SCA Charters: Wordsmithing in Medieval Styles (Part one)

Among my favorite traditions within the Society for Creative Anachronism (SCA) are Charters given to acknowledge the recipient’s endeavors in the research and recreation of pre-seventeenth century feudal societies.  Quite often, these Charters describe the recipient’s qualities and the particular reason for which they are being gifted a Charter.  Charters are read aloud in Court ( which is in part an awards ceremony) so that the recipient’s friends and family can hear the kind words said.

Charters in the SCA have little to do with extant medieval charters.  Medieval charters were given by feudal or ecclesiastical authorities to grant rights or properties or both to recipients.  Medieval charters were lengthy documents describing the legal extent and limits of the right or property being granted.  For instance, the Ismere Diploma (circa 736) of King Æthelbald of Mercia specified the lands “…in provincia cui ab antiquis nomen inditum est Husmeræ . juxta fluvium vocabulo Stur , cum omnibus necessariis ad eam pertinentibus cum campis silvisque cum piscariis pratisque in possessionem æcclesiasticam benigne largiendo trado.” ( “…in the province, which is the ancient name is Husmeræ, alongside a river whose name Sturbridge, with all the necessary fields and woods with her belongings when in possession aecclesiasticus meadow fisheries kindly giving up.”).

Ismere_Diploma_of_King_Aethelbald_charter_Cyneberht_736
Ismere Diploma of King Aethelbald

 

With a single exception (more on this later), the Charters I have written in the SCA are not representative of the style of medieval charters.  Rather, they are accolades of accomplishments and qualities of fellow members.  To lend an air of medieval flavor to these Charters, however, I have attempted to model the words on extant poems or poetic forms consistent with the recipient’s persona.  Why poetry?  Well, I like poetry; and as long as I am creating something that feels like it is medieval, but never actually existed in the middle ages, I have free rein to do with it as I wish.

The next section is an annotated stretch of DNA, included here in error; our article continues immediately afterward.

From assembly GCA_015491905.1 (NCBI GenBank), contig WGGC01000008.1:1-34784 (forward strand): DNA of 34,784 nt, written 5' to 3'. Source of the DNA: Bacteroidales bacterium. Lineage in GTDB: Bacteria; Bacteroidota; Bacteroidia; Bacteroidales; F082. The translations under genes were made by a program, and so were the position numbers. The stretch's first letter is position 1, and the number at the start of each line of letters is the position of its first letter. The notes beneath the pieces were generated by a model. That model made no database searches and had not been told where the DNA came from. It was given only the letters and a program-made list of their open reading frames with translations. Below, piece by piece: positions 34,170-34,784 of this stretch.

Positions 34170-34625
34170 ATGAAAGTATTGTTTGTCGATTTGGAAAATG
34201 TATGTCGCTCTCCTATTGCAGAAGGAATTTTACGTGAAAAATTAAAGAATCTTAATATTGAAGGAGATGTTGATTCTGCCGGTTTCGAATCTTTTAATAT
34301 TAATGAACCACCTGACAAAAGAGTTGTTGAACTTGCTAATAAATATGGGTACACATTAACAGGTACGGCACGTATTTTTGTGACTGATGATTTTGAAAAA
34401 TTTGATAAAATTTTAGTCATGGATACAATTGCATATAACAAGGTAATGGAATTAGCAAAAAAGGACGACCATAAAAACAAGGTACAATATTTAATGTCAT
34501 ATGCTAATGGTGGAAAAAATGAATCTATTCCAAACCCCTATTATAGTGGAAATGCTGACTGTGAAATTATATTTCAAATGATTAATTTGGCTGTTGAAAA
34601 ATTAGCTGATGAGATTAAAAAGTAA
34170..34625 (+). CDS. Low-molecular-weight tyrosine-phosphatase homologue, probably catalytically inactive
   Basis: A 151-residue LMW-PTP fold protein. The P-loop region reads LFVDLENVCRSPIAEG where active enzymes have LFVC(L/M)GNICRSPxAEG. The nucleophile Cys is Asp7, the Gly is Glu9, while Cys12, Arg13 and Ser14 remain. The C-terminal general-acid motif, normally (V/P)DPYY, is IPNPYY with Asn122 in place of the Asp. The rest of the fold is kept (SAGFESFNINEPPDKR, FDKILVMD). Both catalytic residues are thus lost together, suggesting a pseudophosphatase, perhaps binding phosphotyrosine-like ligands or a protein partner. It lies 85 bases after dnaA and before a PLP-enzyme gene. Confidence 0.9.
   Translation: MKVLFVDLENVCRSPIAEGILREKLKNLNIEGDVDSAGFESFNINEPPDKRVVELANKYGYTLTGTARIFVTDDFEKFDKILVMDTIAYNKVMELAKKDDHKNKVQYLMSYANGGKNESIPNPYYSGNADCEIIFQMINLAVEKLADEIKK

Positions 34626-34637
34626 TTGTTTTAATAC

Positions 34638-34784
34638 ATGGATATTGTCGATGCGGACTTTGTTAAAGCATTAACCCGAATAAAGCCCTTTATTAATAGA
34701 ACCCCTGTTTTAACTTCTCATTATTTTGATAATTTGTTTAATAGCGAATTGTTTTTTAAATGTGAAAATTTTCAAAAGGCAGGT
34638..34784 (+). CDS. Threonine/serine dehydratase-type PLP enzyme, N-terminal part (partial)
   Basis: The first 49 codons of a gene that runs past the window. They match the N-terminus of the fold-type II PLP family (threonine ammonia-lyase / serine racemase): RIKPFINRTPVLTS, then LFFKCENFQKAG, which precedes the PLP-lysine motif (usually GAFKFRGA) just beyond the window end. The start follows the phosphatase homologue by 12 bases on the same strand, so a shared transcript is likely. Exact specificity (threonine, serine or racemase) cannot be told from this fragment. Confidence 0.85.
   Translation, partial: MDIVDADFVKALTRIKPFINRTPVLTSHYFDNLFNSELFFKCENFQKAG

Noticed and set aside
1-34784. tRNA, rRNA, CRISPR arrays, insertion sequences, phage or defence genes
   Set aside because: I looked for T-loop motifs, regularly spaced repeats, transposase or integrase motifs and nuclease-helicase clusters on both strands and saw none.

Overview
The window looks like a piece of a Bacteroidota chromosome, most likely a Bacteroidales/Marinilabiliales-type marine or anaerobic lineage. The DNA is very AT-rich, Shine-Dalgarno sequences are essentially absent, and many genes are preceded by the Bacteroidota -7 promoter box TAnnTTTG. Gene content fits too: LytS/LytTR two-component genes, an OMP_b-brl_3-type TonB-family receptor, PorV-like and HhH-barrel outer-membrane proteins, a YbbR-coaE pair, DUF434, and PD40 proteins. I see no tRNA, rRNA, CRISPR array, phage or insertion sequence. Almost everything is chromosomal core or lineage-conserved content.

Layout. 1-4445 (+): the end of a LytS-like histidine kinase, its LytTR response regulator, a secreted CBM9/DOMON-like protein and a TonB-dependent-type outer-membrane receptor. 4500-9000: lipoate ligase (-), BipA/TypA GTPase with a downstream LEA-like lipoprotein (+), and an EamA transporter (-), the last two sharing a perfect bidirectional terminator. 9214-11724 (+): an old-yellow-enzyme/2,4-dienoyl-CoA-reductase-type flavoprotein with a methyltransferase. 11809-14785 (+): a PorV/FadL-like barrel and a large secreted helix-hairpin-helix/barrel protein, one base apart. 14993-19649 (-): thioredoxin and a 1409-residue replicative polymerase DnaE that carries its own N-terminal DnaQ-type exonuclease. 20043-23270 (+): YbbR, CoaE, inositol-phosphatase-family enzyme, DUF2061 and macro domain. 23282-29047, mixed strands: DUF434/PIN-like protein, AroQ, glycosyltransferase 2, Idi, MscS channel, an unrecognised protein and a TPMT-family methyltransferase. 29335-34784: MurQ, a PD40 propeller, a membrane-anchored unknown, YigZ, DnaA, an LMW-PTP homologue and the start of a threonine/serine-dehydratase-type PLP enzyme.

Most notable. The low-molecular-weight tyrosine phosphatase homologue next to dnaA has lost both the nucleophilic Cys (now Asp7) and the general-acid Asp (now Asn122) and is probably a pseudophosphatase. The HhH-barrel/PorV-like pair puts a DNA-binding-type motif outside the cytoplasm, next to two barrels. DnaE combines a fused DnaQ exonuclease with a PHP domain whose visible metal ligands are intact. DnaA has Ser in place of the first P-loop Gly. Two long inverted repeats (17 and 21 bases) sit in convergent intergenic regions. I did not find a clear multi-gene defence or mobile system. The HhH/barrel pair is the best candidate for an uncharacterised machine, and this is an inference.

What follows are the words I’ve written for a few of the Charters I have given out, with the historical inspirations and a bit about my processes.

Olcan’s Heavy Fighting Championship: 2015

In 2014 (anno societatis XLIX), the heavy fighting championship for the Barony of Glymm Mere in the Kingdom of An Tir was won by the honorable lord Olcan Mac Meanma, known affectionately as Olcan “the Gentle”.  He served us well for a year with the title ‘Shield of Glymm Mere’, at the end of which I presented him with a Charter.  For inspiration I researched a fair number of poems written at a time and place in which his persona, from ninth century Ireland, may have heard them.